Monster remake shattered pre-release projections by more than $20 million with its $93 million weekend
Pre-release tracking specialists, analysts and even the filmmakers and studio behind “Godzilla” were all wrong about “Godzilla” — and the latter two couldn't be happier.
The remake of the iconic Japanese monster movie blew away their projections — by a jaw-dropping $20 million-plus — on its way to a spectacular $93 million No. 1 debut at the box office this weekend. That, coupled with the $103 million it took in from overseas, was cause for jubilation at Legendary Pictures and Warner Bros, who co-financed.
The opening also brought a degree of hope and optimism to Hollywood in that it reinforces the notion that, even these days, there are X factors that can cause a movie to beat tracking. But how did it happen, particularly today when every aspect of marketing and promotion data, social media and competition is measured, sliced and diced on grand and granular scales?
Tracking, it should be noted, is intended to be a marketing tool and not a barometer of box-office potential. Nonetheless it's widely seen as such and that can create discrepancies. Last summer saw of string of tracking misses, but none on this scale. In this case, it wasn't so much that the pre-release analyses were misguided or incorrect. It was more a case of “Godzilla” being in general bigger — and that seems somehow appropriate — than anyone realized going in.
Comparisons with other films were difficult, because this wasn't a superhero movie. Last summer's “Pacific Rim” was the most comparable, and that was a domestic disappointment. ”Godzilla” had outsized buzz on social media, but so did Guillermo del Toro's giant robot rumble.
The advance ticket sales were strong, but not over the top. Made for $160 million, “Godzilla” didn't carry the $200 million-plus budgets that many summer blockbusters do, and that may have muted some industry expectations, too.
There's no single factor that explains the huge overperformance, but there are several that made a difference:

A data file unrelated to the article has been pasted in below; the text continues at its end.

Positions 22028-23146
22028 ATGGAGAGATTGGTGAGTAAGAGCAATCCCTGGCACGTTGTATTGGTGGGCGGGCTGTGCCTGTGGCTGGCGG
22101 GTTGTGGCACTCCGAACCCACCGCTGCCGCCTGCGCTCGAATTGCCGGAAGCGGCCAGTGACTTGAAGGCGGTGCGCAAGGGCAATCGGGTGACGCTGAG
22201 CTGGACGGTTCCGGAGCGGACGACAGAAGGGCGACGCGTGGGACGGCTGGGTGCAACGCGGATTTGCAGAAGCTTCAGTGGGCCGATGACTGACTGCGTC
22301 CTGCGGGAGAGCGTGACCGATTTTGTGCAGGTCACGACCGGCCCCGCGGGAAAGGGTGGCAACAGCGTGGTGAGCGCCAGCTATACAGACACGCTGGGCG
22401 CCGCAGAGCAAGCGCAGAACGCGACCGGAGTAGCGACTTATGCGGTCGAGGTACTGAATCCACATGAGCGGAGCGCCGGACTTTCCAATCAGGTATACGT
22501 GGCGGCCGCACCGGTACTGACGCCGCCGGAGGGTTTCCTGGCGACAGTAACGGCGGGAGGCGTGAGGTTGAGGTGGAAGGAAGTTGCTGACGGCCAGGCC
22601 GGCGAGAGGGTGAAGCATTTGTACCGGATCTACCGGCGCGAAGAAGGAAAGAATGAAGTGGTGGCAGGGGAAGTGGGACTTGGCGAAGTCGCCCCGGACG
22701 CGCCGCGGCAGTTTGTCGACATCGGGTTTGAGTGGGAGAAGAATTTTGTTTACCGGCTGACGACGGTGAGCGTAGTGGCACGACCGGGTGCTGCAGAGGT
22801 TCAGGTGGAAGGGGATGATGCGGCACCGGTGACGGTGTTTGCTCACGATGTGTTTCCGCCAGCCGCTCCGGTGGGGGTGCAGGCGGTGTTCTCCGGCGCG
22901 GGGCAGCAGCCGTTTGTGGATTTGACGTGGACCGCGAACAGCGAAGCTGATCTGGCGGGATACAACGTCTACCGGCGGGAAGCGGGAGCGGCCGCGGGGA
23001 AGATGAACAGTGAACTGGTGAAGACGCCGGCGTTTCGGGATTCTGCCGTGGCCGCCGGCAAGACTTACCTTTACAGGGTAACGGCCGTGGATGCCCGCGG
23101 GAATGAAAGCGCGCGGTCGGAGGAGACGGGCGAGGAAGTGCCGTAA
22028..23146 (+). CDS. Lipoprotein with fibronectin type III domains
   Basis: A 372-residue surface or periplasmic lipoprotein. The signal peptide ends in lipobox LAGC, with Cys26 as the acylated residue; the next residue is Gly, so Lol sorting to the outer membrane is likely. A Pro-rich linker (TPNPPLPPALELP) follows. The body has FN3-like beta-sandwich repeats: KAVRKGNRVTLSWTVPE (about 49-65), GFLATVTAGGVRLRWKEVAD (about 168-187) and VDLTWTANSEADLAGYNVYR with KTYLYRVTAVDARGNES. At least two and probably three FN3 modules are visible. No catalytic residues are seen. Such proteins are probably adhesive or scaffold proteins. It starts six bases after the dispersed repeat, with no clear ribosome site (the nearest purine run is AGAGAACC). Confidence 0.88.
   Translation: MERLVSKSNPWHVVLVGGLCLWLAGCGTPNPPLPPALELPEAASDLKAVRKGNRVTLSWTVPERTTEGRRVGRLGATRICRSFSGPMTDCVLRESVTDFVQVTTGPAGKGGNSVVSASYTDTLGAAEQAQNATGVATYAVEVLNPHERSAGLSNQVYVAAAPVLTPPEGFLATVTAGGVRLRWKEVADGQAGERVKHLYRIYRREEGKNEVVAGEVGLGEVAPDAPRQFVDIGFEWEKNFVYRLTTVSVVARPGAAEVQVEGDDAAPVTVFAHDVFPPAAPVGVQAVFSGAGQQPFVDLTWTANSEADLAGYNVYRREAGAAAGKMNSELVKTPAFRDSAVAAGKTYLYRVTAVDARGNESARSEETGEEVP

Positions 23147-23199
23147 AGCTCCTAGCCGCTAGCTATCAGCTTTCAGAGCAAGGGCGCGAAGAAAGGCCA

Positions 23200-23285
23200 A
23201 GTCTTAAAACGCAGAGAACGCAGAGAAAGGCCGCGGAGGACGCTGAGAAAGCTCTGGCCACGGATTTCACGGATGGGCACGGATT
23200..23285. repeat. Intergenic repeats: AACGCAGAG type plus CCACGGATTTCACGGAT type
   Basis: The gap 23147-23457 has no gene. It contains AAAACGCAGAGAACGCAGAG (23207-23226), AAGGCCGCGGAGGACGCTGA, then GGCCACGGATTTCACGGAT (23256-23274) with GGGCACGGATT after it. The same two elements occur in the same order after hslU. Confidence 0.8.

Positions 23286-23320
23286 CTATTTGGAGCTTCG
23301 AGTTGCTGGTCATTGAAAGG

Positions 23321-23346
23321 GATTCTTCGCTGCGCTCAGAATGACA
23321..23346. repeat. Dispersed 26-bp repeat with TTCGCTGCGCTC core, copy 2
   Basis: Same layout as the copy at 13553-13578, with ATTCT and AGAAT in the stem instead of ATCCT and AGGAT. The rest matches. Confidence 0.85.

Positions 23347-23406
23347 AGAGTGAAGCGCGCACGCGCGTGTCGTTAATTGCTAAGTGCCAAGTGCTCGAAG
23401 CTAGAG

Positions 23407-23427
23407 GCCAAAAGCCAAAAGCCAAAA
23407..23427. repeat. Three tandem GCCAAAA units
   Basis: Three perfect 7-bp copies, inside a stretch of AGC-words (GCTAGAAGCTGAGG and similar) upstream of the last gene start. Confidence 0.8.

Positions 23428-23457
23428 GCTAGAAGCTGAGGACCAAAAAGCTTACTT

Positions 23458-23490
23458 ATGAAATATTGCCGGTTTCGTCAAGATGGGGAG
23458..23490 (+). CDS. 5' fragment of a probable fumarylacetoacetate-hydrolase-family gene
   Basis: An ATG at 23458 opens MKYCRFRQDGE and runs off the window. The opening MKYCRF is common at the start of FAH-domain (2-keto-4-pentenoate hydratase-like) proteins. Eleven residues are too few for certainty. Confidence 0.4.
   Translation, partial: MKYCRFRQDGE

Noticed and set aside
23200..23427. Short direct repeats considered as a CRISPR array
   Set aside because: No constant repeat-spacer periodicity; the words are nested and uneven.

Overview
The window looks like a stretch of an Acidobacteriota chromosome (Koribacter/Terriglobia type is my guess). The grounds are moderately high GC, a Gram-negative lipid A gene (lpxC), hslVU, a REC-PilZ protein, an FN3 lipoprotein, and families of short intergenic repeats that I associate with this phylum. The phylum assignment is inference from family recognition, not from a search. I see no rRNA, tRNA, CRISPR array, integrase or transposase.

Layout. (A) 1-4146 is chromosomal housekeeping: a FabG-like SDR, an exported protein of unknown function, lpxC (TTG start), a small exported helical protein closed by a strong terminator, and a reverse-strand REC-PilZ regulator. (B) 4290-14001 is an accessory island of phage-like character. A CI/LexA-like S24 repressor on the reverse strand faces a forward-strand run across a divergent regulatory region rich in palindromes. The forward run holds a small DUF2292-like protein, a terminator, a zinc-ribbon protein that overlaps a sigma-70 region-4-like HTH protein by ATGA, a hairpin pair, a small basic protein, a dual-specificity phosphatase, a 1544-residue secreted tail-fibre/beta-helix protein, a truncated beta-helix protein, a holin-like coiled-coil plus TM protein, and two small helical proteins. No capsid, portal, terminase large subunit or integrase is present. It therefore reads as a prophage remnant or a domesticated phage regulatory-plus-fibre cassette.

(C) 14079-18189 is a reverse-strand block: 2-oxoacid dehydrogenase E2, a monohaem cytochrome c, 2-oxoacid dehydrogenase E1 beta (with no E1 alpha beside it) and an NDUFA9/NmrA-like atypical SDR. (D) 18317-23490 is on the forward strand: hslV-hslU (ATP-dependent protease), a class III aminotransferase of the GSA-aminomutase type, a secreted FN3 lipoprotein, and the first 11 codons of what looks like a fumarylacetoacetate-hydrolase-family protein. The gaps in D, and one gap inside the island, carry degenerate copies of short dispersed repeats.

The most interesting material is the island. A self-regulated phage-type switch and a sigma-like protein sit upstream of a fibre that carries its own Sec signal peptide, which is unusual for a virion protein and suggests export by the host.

Early Birds: Thursday night screenings have become critical when it comes to launching would-be blockbusters. The hardcore fans that turn out — and their subsequent social media evangelizing or damning — can have a lot to do with how Saturday and Sunday goes. Warner Bros. maximized its Thursday shows by starting what were once called “midnight screenings” at 7 p.m. In this case it worked. The outsized $9.3 million they generated got “Godzilla” off to a great start, and the strong early buzz set the tone for the weekend.
IMAX and 3D: With its size and scope — and a gargantuan raging reptile squashing whole cities — there hasn't been a movie as well-suited for the premium formats since “Gravity” (another Warner Bros. movie), and moviegoers figured that out. Twelve of the top 15 locations for “Godzilla” were IMAX theaters, and the format delivered more than $14 million — or 15 percent — of the grosses over the three days. Premium Large Format screens accounted for 9 percent and in total, 3D ticket sales made up an eye-popping 51 percent of the grosses. The 3D number is way above that for “Captain America: The Winter Soldier” (40 percent) and “The Amazing Spider-Man 2” (43 percent), and the ticket upticks made a difference.
Bryan Cranston: Legendary and WB marketers had him front and center in the commercials and trailers, but the former “Breaking Bad” star is far less prominent in the movie. The idea of seeing him in his first major post-Walter White role had to have brought some fans to theaters; if they ultimately felt a little misled, that's OK. Cranston's big, scaly co-star stole the show, as planned. Keeping the monsters under wraps throughout most of the campaign to build anticipation was another smart play.
The right competition: “Godzilla” was so dominant that its $93.2 million total was greater than the other nine movies in the top 10 combined. Runner-up “Neighbors” actually held well — down just 47 percent from its big first week — but Universal's R-rated frat vs. family comedy is attracting mainly couples. Sony's “The Amazing Spider-Man” was in its third week and aimed for families. Jon Hamm notwithstanding, the baseball movie “Million Dollar Arm” skewed older and was all but a niche play. That left young males for “Godzilla” and they turned out: 40 percent of the audience was under 40 and 58 percent was male.
Springboarding off the skeptics: Examining the enduring appeal of “Godzilla” would take another post. But it's safe to say that the creature — introduced in Ishiro Honda's 1954 classic from Toho — is as beloved as a giant lizard can be. There was bound to be skepticism surrounding Hollywood's latest run at him, considering Roland Emmerich's critically reviled 2000 redo. But director Gareth Edwards and screenwriter Max Borenstein's take on “Godzilla” showed a respect for his radioactive roots and a passion to re-create the tone of the original film. That made a difference, particularly with the millions of middle-aged fans who appreciated the original, according to Legendary President and Chief Creative Officer Jon Jashni. “Audiences that know and love the brand are even more discriminating, and nostalgia exists in direct proportion to skepticism. If the skeptical person holding the movie to a higher standard is won over, that can create over-compensating in terms of word of mouth.”